Decolonisation, feminism, blogging, sexuality, poetry…discussion topics with the African Book Review

48 Flares 48 Flares ×

blog Decolonisation, feminism, blogging, sexuality, poetry...discussion topics with the African Book ReviewSharing a link to an interview of mine posted at the African Book Review earlier this week. We covered a lot: decolonisation, African feminism, blogging, sexuality, poetry and more. I hope you like it, I put a lot into it.

Minna Salami: An Interview with the Creator of Ms. Afropolitan

Let me know if you have any thoughts on some of the issues raised.

 

48 Flares Facebook 4 Twitter 9 LinkedIn 32 Pin It Share 0 Google+ 3 Email -- Reddit 0 StumbleUpon 0 Buffer 0 48 Flares ×
  • Efrutik

    Mina I’ve learned quite a bit about your thinking from the interview. Thanks for sharing. Could you please though elaborate and/or explain this response you provided a bit more? “We need to unpack the psychological legacy of slavery on modern-day Africa. Where colonialism was largely about recreating the African into the European image: teaching her to speak European languages, worship European gods, behave like a “lady” and so on, the transatlantic slave trade was the segue to colonialism…and the more we incorporate that history into psychosocial analysis of African people today (as Jewish people have rightly done with the holocaust) the more we can heal, build and come to grips with the event of colonialism.” I think I got the gist of what you mean here but would appreciate if you could explain better what you mean by the “transatlantic slave trade being a segue to colonialism”..? Thank you.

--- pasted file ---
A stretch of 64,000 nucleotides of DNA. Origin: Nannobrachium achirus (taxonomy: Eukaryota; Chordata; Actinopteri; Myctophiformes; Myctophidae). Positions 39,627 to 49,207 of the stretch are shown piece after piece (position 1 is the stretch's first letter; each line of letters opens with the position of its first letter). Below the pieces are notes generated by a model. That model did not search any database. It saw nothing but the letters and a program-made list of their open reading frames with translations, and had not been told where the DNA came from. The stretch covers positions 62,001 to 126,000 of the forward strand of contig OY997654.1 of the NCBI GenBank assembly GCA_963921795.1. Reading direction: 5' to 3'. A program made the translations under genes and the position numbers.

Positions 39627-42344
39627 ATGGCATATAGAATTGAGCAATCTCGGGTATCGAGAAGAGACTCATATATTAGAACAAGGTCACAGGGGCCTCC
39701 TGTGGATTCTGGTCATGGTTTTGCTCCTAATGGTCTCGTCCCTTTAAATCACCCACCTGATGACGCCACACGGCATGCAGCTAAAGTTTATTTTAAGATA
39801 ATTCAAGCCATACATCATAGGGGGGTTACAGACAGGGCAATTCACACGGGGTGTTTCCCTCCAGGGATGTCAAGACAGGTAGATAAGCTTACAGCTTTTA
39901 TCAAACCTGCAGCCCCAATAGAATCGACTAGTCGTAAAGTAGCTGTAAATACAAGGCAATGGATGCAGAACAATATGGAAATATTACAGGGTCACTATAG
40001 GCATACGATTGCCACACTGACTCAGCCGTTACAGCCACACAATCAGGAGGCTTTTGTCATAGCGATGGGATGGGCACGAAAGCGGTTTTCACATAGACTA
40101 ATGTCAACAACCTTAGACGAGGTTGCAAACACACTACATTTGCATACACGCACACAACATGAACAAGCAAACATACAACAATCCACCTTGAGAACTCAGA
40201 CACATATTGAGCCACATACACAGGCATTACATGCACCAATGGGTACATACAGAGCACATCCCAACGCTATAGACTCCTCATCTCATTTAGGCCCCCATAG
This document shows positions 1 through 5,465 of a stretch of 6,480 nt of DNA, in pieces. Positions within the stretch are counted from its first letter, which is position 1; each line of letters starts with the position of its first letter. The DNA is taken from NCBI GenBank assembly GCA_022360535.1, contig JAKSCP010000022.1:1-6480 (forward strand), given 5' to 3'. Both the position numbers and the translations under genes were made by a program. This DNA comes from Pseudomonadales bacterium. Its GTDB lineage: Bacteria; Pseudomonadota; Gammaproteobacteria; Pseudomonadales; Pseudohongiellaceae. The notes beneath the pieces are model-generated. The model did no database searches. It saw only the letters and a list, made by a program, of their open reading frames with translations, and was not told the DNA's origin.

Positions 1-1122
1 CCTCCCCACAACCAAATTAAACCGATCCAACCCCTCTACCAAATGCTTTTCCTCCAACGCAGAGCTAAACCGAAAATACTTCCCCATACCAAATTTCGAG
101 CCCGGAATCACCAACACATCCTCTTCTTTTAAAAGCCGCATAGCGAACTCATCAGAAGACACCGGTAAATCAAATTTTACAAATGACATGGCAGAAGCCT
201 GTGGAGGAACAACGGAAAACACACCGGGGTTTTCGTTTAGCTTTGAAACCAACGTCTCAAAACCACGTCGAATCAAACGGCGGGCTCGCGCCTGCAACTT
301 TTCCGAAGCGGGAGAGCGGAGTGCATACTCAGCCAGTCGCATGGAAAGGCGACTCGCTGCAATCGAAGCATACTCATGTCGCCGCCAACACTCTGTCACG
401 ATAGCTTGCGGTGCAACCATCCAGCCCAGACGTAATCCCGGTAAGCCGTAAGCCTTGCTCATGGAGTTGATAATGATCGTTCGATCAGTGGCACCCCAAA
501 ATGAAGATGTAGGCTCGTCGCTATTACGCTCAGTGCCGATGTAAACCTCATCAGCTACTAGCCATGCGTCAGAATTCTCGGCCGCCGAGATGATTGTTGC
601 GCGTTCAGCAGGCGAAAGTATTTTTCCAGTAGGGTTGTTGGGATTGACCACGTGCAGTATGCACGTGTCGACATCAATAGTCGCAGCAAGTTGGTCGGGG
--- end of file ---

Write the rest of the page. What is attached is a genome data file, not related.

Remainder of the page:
• http://www.msafropolitan.com/ MsAfropolitan

      Hi Efrutik, thanks for reading and leaving a comment. There is a longer answer to the question you ask, but in short what I was thinking – so as to justify the transatlantic slave trade, the ‘white psyche’ was made to feel superior (more moral, holy, pure etc.) to the ‘African psyche’, and this was done through art, writing and especially Biblical images and texts. The superior/inferior power structure later enabled Europeans to even consider colonialism and Africans, perhaps, to in some cases embrace it. That’s the psychosocial context I was getting at, going back to how the inferior/superior idea started as part of the decolonisation process. Does that make any sense?